Whether the vehicle is docked, locked, electric, pedaled, shared, or owned, there is clearly a growing group of Americans who want to use their streets in a new way, right now. Cities have spent years chastising Uber and Lyft for increasing congestion. Now these companies are proposing solutions to get their users out of cars—and cities need to work quickly on the necessary changes to make this new urban geometry work.
While the conversation around dockless transportation has mostly been about sidewalks and curbs, there is a far bigger decision at stake here—cities must decide right now what kind of transportation they want to prioritize.
Cities say they aren’t sure, for example, if scooter trips are replacing car trips. But how can cities make sure that scooter trips are replacing car trips?
“We’ve really seen that first and foremost cities need to be thinking about nimble policies and nimble strategies—that’s hard to do in transportation planning,” says Jean Crowther, senior associate and new mobility group lead at the Portland, Oregon-based Alta Planning + Design, Inc. But some planners are trying to design more flexible streets, she says, by using data and metrics to establish hierarchies when it comes to funding, resources, or, perhaps most crucially in this conversation, space.
Now, instead of the previous goal of prioritizing the movement of one mode (cars), streets can allocate space based on improving health, equity, safety, or access to school and jobs—regardless of whatever new modes are introduced, says Crowther. “While we have these trends that are important and fast-moving, the goals will generally not change.” Some cities, for example, are piloting “fossil-fuel-free streets” where achieving zero emissions is the goal, meaning walking and biking would be prioritized over everything else.
Cities need to design for the modes they want people to use because they already lost the opportunity once, says McPherson. In the 1890s, American cities experienced a bicycle boom so pervasive it changed women’s fashion. Bikes were such a popular mode of urban transportation that cities scrambled to build cycling superhighways for them. Yet bikes lost that valuable urban real estate as sprawling cities prioritized cars.
With shared mobility companies providing a wide range of multimodal offerings themselves, McPherson thinks there’s an opportunity for bike advocates to merge with the momentum behind other non-car vehicles and all take the lane together. “Human-powered bikes got shoved onto the sidewalk and have been fighting to share street space ever since,” he says. “Now they just might get it.”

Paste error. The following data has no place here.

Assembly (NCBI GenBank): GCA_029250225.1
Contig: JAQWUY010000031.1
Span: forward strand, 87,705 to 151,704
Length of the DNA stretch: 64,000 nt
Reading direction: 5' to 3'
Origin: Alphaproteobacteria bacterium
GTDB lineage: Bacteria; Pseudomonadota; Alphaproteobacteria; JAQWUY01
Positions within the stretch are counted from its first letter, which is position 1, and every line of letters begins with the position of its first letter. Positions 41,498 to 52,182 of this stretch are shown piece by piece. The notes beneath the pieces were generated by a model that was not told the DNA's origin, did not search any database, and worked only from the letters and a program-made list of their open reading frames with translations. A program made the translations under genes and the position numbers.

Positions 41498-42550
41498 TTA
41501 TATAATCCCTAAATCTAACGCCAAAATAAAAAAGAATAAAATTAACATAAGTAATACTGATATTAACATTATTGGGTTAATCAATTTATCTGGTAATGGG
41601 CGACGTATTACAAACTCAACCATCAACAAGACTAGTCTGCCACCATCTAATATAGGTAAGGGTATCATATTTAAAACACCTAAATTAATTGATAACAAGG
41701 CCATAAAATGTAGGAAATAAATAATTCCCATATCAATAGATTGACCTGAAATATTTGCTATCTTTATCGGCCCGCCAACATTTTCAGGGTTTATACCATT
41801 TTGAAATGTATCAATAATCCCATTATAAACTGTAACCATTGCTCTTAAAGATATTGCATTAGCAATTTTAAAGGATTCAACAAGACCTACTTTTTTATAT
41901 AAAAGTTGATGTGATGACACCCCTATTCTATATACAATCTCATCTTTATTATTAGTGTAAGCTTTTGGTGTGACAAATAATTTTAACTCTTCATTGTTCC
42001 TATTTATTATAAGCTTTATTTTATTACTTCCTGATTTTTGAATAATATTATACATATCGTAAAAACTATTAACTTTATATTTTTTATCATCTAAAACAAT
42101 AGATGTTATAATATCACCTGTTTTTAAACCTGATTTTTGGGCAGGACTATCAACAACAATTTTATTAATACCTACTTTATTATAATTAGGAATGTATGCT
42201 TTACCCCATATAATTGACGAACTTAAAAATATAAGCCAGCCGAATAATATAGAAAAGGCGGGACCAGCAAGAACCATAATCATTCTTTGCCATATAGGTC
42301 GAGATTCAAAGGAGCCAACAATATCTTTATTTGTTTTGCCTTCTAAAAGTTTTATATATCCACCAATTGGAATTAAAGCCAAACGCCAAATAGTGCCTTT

We’re already seeing how riders of new modes are becoming advocates for the safety infrastructure that these cities desperately need.
In Santa Monica, California, where the number of dockless scooters are capped by a 16-month feasibility study, Bird has added an option where local riders can dispatch an email to the city’s representatives expressing their support for scooters. A Santa Monica spokesperson confirmed that city leaders had received about 1,000 emails.
The tactic takes a page from Uber’s early efforts to turn riders into advocates for ride-hailing regulation in their cities, and has even been nicknamed “Travis’s Law” after Uber founder Travis Kalanick. (Another ex-Uber employee named Travis VanderZanden founded Bird, so I guess it holds up.)
But Bird has also included advocacy messages for specific safety projects. Messages shared with Curbed show support for planned improvements to the city’s 17th Street corridor addressed to the city’s planning commission: “As a Bird rider, safer streets will make me feel more comfortable leaving my car at home.”
With Uber and Lyft managing options for more vulnerable street users, it’s overdue for these companies to jump into the safe streets conversation.
Scooter companies have drawn their share of ire, of course, which is why cities want to cap their numbers in an effort to control them. But there’s a better fix than limiting new options. If cities gave people more safe spaces to ride and park all modes of non-car transportation, both fans and critics would be happier. Imagine if, along with its scooter regulations, San Francisco announced a pilot program to expand Market Street’s 10-mph zone into a citywide, multimodal network, to be completed by the end of the summer?
That may sound impossible, but it could happen about this quickly. Seville, Spain—a city almost identical in size to San Francisco—built out a comprehensive “lightning” bike-lane network in just 18 months. The number of people commuting by bike daily increased tenfold in about four years. How did it work? The city carved out space from existing roadways—and eliminated 5,000 places to park cars.